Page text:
From the Missouri Conservationist Magazine
November 2016 Issue

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An adult mentor sits behind a young hunter with a rifle.
David Stonner

Hunters, Help Us!

Publish Date

Nov 01, 2016

Deer hunting is a treasured tradition in Missouri, valued by families and friends afield, and a boon to motels, cafes, sporting goods stores, and many other businesses across the state. The Missouri Department of Conservation, in partnership with hunters, landowners, and businesses, will protect that tradition Nov. 12 and 13, opening weekend of fall firearms deer season, as staff test harvested deer. This effort harkens back to the days of check stations where, until 2005, hunters presented their harvest to Department staff.

New this year, the Department is requiring hunters in a 29-county region, known as the CWD Management Zone, to bring their harvested deer to sampling sites for testing for chronic wasting disease (CWD). The goal is to limit the deadly degenerative brain disease, currently found in a few areas of northeast, central, and east-central Missouri. Nearly 1,000 Department employees will be staffing 75 sampling sites in these counties at businesses, conservation areas, on private land, and other locations.

“Early detection of chronic wasting disease is critical because once the disease is well established in an area, it is impossible to eradicate,” said Jason Sumners, wildlife division chief for the Conservation Department. “Increased testing in and around areas where the disease has been found will greatly improve our ability to find cases early and limit its spread to more deer in more areas.”

Mandatory sampling during this year’s opening weekend of the fall firearms season will place a comprehensive focus on counties within approximately 25 miles of CWD detection sites. The Department started testing sick and suspect deer for CWD in 2001. The first case in Missouri was found in 2011. Voluntary sampling was increased in following years in counties where new cases arose. This year’s sampling in the CWD Management Zone is a strategic effort to halt the disease.

“Firearms opening weekend is the most popular hunting time for most deer hunters,” Sumners said. “Focusing our efforts on this key weekend gives us the best opportunity to collect the most tissue samples during a very concentrated time period.”

Science-Based Disease ManagementThe Department bases deer management on both sound science and benefits for people, including Missouri’s 520,000 deer hunters and 2 million wildlife watchers. Science is based on data. Mandatory sampling in the 29-county region may provide up to 20,000 samples, enough for an accurate gauge of how widespread CWD is in the region. This will guide future deer-management decisions.

“We want our kids and grandkids to grow up being able to hunt and watch a healthy and strong deer population,” Sumners said. “Chronic wasting disease threatens that. The simplest thing deer hunters can do to help protect our state’s white-tailed deer is to get their harvested deer tested.”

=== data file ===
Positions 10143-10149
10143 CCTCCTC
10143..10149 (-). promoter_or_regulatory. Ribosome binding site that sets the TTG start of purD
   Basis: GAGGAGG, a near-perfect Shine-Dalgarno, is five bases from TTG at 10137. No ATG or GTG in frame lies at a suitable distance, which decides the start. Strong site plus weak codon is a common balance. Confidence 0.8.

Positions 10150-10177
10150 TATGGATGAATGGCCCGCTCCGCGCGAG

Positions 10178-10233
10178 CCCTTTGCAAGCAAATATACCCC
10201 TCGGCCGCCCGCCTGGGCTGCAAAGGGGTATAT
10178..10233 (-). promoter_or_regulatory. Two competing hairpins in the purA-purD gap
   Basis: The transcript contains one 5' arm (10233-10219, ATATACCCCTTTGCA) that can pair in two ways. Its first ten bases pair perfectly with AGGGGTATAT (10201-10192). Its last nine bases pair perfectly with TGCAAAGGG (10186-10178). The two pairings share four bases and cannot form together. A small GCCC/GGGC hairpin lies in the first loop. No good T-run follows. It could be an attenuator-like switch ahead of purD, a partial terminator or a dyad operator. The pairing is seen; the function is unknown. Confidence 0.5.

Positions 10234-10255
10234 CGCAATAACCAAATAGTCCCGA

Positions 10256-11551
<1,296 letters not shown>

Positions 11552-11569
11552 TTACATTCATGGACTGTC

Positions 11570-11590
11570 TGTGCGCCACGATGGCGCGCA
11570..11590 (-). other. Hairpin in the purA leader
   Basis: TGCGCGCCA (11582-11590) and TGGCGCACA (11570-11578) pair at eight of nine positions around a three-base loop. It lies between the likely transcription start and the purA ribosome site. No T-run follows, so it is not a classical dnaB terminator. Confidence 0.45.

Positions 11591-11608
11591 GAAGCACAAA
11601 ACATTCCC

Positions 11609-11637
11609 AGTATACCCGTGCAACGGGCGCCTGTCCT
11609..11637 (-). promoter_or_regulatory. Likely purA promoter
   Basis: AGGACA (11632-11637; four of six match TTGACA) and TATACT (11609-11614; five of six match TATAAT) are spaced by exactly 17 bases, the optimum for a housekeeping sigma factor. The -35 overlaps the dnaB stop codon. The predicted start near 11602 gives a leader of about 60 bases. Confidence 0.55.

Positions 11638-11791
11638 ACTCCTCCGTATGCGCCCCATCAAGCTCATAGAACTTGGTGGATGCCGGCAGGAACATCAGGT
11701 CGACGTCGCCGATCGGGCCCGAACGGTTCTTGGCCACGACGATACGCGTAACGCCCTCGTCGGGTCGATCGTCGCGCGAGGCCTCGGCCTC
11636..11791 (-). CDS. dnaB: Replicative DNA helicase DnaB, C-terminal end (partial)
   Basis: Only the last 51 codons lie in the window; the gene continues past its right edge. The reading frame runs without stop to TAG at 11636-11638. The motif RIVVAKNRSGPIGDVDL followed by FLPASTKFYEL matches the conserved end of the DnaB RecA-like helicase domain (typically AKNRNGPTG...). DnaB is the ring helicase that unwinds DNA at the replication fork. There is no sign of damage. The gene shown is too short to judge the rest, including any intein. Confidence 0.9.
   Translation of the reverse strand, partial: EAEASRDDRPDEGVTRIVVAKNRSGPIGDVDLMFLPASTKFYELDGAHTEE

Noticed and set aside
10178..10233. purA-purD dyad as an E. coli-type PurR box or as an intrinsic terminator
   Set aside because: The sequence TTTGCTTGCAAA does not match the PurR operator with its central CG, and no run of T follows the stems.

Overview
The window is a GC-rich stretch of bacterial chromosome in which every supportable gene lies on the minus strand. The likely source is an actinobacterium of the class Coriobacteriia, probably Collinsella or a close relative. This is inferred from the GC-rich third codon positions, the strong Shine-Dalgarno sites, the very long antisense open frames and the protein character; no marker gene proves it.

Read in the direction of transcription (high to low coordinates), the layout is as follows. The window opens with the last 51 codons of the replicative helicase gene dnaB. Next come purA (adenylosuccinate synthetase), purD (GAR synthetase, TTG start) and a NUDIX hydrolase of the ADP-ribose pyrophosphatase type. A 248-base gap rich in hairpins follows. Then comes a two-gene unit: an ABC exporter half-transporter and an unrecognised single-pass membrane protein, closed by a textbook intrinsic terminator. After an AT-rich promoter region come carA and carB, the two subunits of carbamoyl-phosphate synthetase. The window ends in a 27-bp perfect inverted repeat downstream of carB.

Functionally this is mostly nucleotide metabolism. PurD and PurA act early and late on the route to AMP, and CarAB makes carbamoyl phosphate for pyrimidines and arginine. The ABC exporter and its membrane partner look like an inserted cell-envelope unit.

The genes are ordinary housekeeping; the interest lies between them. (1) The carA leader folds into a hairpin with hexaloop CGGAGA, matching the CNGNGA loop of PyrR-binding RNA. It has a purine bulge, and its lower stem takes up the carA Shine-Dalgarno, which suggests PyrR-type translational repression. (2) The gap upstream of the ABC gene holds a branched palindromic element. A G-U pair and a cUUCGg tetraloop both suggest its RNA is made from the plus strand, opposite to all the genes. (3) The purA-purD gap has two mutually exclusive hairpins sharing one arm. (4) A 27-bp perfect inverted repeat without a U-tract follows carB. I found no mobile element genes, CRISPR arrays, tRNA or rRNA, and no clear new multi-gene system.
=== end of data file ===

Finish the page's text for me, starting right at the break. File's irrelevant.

CWD testing involves Department staff cutting an incision across the throat of a harvested deer to remove its lymph nodes. The process takes only a few minutes. The tissue samples are then sent to an independent laboratory that specializes in animal-disease testing. It takes several weeks for the Department to receive the test results, which hunters can access online at mdc.mo.gov/CWD.

“Hunters bringing nice bucks should know we will make accommodations to ensure the cape is maintained in a manner that does not jeopardize the taxidermy value,” said Danny Hartwig, incident commander of the Department’s mandatory CWD sampling efforts.

Department staff will greet hunters at testing sites and explain the process and the program. Hunters will be asked to identify the location within the county the deer was harvested.

“It should take under five minutes to take the sample and gather the appropriate information,” Hartwig said. “Staff has been trained, and our goal is to make this as quick as possible for hunters.”

Sampling stations will be open from 7:30 a.m. to at least 8 p.m. on both days. Hunters can either bring the entire deer or present just the head with 6 inches of the neck in place.

While presenting deer for testing is mandatory during firearms opening weekend, staff will be available to remove tissue samples from deer harvested in the CWD Management Zone throughout the season. Hunters can contact their regional Conservation Department office for voluntary testing information.

CWD is Challenging

Department biologists chose the 29 counties for the mandatory sampling zone because all or a portion of each county fell within 25 miles of a detection site. Some harvested deer will come from a portion of a county beyond that 25-mile circle, but thoroughness is guiding the process.

“We selected a 25-mile radius around a CWD detection site because that is generally the greatest distance a young buck will move,” Sumners said.